So I've gone through, and I picked out the parts of the code that I think are most relevant. So this is not an exhaustive list, but these are the ones that I think are most relevant to Irav's situation. So of course we can only work with clients within the boundaries of our competence, you know, which is determined by our education training and supervised experience. But we have to think about here, how, how can we be competent? You know, if we've already determined that there's really not enough training and ABA, in multicultural and diversity issues, we have no formal training on it. And I know for myself, I never encountered a supervisor who had multicultural training and toileting practices. How can I know that I'm competent, right? If I can't even go into the research literature and find the information that I'm looking for to find, you know, what does the research literature say about what is the most supportive practice?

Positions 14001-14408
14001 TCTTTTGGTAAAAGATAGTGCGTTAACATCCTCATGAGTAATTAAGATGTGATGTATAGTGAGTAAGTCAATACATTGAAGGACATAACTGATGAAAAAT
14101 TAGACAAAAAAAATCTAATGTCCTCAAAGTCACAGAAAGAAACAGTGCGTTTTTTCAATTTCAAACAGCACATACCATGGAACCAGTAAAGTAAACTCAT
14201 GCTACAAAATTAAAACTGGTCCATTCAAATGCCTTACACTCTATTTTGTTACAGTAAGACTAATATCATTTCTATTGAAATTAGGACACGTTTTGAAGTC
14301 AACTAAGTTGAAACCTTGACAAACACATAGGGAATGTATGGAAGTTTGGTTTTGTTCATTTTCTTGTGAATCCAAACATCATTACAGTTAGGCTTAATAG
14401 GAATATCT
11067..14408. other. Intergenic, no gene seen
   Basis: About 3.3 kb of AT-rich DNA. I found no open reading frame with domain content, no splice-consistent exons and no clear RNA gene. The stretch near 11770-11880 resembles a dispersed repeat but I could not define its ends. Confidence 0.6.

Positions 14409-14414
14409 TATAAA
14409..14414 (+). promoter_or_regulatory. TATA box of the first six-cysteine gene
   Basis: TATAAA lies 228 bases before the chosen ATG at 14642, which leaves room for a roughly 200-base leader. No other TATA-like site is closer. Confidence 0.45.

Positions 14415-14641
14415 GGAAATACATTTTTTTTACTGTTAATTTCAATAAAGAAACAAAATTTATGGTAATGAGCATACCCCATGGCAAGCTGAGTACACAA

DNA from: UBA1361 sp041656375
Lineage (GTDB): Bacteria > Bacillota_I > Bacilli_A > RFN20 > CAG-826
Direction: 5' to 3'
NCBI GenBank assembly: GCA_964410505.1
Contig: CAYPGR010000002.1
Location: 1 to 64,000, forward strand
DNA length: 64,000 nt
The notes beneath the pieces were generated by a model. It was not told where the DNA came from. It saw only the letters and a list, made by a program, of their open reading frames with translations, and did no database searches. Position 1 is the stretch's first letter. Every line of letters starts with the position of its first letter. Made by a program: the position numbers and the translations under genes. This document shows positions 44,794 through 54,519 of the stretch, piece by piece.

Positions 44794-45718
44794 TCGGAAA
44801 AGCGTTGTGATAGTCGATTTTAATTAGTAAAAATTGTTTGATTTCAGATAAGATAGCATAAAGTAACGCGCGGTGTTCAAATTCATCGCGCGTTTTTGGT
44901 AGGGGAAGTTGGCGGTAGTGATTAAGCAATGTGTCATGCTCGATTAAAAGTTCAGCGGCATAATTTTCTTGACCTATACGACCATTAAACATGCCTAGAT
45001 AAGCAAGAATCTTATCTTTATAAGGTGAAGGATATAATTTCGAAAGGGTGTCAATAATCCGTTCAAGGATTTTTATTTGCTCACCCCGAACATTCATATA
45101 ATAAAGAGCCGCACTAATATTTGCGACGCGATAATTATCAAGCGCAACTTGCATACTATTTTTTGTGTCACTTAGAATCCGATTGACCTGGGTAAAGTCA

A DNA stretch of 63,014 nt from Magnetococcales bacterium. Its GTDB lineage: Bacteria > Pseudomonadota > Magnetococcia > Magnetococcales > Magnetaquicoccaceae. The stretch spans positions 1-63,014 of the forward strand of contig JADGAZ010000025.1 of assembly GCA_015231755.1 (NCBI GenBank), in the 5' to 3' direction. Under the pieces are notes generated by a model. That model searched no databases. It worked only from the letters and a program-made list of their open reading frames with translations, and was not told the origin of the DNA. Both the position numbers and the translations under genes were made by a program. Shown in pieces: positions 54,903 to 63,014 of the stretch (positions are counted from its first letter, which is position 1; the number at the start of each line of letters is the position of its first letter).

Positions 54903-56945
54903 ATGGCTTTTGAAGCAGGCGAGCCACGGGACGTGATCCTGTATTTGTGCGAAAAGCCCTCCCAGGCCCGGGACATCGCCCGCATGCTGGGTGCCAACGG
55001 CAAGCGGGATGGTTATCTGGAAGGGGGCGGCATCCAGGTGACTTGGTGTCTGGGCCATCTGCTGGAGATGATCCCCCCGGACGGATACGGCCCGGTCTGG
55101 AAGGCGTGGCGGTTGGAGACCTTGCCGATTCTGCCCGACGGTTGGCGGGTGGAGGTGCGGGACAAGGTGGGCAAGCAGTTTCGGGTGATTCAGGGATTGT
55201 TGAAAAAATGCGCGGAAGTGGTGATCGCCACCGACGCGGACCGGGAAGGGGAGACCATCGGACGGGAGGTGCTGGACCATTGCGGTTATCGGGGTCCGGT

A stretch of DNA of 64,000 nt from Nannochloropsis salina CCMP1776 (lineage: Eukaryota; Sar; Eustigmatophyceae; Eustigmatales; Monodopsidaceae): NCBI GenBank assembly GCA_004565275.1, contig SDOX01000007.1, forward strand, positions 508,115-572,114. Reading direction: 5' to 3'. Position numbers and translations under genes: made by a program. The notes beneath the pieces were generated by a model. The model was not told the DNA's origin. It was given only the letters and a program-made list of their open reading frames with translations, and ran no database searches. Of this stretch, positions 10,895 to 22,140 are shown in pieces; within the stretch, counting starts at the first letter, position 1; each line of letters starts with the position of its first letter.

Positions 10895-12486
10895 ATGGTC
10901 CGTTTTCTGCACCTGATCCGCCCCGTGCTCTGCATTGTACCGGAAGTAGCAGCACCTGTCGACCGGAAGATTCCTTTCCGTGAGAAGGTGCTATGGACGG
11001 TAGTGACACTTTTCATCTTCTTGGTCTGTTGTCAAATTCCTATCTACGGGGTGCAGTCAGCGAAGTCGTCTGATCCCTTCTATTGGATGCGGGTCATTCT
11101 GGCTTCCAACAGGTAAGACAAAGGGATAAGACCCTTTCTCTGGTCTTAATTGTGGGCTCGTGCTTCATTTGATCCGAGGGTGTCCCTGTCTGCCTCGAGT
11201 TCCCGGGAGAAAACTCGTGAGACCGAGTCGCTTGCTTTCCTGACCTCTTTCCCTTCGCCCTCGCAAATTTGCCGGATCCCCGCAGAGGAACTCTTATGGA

Dr. Angela Cappellano (19:22):
I can't even find that information. How can I even know what competence in this issue in this even looks like? So of course, well, when we're not competent, we get supervised training. Okay. That sounds great in theory, but what if you can't find, what, what if you can't find that, you know, in Michigan and Ohio, I don't know that I can find a supervisor who's a BCBA who is experienced in all of these different kinds of toileting practices. So I may not be able to find this by the traditional routes. Of course we don't discriminate against our clients. Right. And I think that obviously there's a lot of behaviors that fall underneath that that are pretty obvious and people say, yeah, yeah, I know I can't discriminate against my clients, but I think we have to really think about this on a deeper level and think about, you know, what, what we are bringing to the situation, you know, behavior analysts, we are not totally neutral objective observers.
Dr. Angela Cappellano (20:16):